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Peninim on the Torah

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Rabbi A. Leib Scheinbaum
Hebrew Academy of Cleveland


The princes dug the well, the nobles of the people excavated, with a scepter, with their poles. And from the wilderness they went to Matanah; and from Matanah to Nachaliel, and from Nachaliel to Bamos; and from Bamos to Hagai. (21:18,19,20) Matanah and Nachaliel have other meanings: Matanah is a gift, and Nachaliel is defined as an inheritance from Hashem. How are these meanings related to the pasuk? In the Talmud Nedarim 55a, Chazal say that Matanah and Nachaliel refer to the manner in which we receive the Torah from Hashem. If a person asserts himself in a selfless and dedicated manner, the Torah is given to him as a gift. Once the Torah is his, it is a nachal-Keil, an inheritance from Hashem. At that point, the individual is elevated to a distinguished position, described by the word Bamos, greatness. If, however, at any time the person becomes arrogant, he is immediately lowered, which is represented by the word Hagai, a term used for a valley. Chazal describe the Torah as belonging to a person both as a gift and as an inheritance. In fact, these are two distinct levels of relationship to the Torah. The more significant level is that of an inheritance. When one assumes a piece of property that has been previously owned and passed down to him by his forebears, he views it as part of a legacy. He sees himself as carrying on a family tradition. Hence, he acts in a manner which he perceives will expedite his families best interests.

Horav Mordechai Rogov, zl, explains that this concept motivated Bnos Tzlafchad to express their concern regarding inheriting their father's portion in Eretz Yisrael. They claimed "Lamah yigra shem Avinu?" "Why should the name of our father be lost from the family because he had no sons? Let us have an inheritance among the land of our father's brothers." They were not merely asking for rights to a piece of property. They sought their heritage. They fought to assure their father's spiritual destiny. The ownership of a parcel of land in Eretz Yisrael guaranteed the survival of the heritage transmitted by their ancestors.

Moshe Rabbeinu responded to their request. He understood the sincerity with which they spoke. Thus, the Torah writes, "Moshe advanced Mishpatam, their just claim, before Hashem." Their argument was legitimate and sincere, its goals lofty and noble.

Rav Rogov posits that this should be our attitude concerning the study of Torah. It should be a matter of heritage to us. It should elicit a sense of belonging, a feeling of pride in being connected with the Torah. Studying a Mishnah should not be an abstract experience. One should picture the Revelation: Hashem giving the Torah to Moshe, who in turn transmits it to Yehoshua and the Zekeinim, Elders - all the way down to him! He should feel a sense pride at his association with scores of generations of men and women who dedicated themselves to living the Torah way of life. It will also cause him to measure his words and avoid repeating any interpretations of Torah or halachah which might not be authentic or might lack spiritual integrity. We might add that those who have denied the Divine source of Torah also sever their relationship with their heritage. Our People is a nation only by its connection to Torah. In other words, they have torn asunder their bond with the Jewish People, because the "twine" that holds us together is our nachalah, heritage of Torah.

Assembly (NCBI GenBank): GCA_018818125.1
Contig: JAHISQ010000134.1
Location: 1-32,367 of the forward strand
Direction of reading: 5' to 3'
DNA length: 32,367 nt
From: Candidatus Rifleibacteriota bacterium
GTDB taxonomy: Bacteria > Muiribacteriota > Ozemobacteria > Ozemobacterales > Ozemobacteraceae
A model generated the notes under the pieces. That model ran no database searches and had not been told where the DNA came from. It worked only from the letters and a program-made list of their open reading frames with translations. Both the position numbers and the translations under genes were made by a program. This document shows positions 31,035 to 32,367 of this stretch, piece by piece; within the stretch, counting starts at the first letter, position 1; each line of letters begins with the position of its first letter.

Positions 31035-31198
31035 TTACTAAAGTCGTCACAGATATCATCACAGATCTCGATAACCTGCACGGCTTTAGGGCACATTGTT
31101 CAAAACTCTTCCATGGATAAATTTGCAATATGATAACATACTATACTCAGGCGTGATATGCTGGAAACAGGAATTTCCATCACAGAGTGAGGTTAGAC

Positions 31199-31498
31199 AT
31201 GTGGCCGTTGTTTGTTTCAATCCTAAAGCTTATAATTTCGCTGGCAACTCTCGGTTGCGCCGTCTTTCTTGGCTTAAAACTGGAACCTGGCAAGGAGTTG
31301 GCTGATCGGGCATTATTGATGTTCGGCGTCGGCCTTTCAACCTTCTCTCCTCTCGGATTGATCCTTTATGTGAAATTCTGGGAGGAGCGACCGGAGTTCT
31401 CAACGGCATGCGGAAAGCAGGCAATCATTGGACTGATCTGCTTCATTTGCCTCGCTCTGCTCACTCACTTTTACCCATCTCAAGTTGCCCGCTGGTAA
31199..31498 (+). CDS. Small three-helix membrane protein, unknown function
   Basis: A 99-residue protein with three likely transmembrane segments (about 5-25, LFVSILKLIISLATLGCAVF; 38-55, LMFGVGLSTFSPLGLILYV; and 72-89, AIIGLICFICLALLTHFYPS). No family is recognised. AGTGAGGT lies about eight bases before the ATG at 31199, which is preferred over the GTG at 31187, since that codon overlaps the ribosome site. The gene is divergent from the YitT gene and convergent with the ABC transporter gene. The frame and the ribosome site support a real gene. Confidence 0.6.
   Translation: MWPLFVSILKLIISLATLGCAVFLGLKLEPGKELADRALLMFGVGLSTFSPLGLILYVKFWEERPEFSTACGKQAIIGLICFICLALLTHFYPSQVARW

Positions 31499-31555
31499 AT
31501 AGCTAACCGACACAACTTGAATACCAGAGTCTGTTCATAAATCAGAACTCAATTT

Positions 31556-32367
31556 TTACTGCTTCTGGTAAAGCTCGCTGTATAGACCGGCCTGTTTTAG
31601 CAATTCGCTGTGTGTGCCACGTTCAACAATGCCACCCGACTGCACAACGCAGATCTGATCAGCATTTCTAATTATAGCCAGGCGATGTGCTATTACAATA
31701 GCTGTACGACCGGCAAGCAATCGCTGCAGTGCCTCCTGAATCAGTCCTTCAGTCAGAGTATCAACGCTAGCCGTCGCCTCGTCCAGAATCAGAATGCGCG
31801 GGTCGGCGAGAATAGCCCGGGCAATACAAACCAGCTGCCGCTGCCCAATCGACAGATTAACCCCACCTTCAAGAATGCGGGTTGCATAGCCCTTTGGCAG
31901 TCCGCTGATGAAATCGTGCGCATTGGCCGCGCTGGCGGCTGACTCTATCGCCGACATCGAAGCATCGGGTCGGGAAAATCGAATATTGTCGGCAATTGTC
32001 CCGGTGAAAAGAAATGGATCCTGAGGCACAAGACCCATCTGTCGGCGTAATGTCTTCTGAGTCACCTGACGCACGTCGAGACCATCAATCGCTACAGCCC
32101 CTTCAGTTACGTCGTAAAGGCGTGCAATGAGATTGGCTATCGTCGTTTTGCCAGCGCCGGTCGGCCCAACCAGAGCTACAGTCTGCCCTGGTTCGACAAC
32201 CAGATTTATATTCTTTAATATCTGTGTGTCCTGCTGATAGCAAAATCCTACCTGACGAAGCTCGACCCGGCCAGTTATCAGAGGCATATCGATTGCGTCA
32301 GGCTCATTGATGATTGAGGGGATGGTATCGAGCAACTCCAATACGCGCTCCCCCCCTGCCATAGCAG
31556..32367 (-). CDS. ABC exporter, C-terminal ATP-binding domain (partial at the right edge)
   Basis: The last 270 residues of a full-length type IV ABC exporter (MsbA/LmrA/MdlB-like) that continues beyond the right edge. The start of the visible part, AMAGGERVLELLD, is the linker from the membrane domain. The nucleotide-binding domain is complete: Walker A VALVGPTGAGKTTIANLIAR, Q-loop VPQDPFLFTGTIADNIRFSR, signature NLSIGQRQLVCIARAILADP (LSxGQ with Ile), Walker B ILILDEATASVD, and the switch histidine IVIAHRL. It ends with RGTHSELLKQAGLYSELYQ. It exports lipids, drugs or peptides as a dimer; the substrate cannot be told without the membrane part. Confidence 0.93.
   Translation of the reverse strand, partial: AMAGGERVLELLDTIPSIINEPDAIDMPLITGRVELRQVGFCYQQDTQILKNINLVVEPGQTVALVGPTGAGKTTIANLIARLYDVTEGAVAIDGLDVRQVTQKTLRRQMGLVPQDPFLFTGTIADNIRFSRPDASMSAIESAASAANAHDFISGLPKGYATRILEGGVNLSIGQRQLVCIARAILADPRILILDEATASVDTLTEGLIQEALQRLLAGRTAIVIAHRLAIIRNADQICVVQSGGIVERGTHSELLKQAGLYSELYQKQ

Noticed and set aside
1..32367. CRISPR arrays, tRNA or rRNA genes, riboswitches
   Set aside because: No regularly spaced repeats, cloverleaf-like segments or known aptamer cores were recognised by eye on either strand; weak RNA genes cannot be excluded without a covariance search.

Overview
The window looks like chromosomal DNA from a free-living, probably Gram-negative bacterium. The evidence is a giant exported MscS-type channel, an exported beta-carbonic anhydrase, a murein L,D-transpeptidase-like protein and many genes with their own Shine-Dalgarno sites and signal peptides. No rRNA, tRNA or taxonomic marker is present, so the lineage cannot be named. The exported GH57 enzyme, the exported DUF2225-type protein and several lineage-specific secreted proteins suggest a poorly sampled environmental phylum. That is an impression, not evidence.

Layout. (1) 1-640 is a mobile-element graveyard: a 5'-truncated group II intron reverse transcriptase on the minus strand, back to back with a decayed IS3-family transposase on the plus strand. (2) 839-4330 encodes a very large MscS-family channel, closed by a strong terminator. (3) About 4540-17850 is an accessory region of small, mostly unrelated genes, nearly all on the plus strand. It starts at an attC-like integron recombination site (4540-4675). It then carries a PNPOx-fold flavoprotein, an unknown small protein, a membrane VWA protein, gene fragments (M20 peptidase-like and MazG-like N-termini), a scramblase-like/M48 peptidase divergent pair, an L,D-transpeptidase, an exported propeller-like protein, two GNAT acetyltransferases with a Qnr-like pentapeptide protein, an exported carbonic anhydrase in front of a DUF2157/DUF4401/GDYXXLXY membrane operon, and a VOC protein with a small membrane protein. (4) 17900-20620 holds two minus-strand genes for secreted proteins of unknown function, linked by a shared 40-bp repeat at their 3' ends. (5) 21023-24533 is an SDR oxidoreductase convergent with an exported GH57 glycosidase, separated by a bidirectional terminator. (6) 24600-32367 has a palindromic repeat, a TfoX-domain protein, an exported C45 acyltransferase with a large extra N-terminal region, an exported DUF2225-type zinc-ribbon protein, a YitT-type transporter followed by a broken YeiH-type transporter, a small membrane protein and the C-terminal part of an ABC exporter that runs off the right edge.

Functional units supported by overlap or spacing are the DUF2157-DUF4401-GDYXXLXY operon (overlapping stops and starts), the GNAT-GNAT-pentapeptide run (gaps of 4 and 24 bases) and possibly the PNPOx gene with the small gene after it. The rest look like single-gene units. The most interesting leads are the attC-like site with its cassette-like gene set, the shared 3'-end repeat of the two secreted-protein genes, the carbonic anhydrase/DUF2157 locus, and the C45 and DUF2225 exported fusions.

When one studies Torah with a sense of heritage, he transports himself to Har Sinai and becomes a part of that awesome experience. For one who studies Torah in this manner, every moment is precious, every word is invaluable. Striving to understand the Mesorah, tradition, of Torah - as it was transmitted to us at Har Sinai to Moshe and from Moshe to Yehoshua - elevates one's study to a spiritual plateau unattainable in any other way.

Questions & Answers

1) Which Kohen was in charge of the Parah Adumah service in the Midbar?

2) When did Miriam die? B. What occurred after she died?

3) When did Aharon die? B. How old was he?

4) Why did Hashem use the nechash ha'nechoshes, copper serpent, as a means for healing the Jews?

5) Why did Klal Yisrael sing a song of praise about the well and not about the manna?


1) The S'gan, deputy Kohen Gadol. There is a dispute among Chazal whether the service of the future red cows was performed by the Kohen Gadol or his s'gan.

2) A. The tenth of Nissan. B. The water from the well which was in her merit stopped.

3) A. Rosh Chodesh Av. B. One hundred twenty-three.

4) Hashem wanted them to be aware that they were cured miraculously (Bchor Shor).

5) The well and its water are allegorical references to the Torah, which is compared to water (Ohr HaChaim).

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Peninim on the Torah is in its 11th year of publication. The first seven years have been published in book form.

The Seventh volume is available at your local book seller or directly from Rabbi Scheinbaum.

He can be contacted at 216-321-5838 ext. 165 or by fax at 216-321-0588

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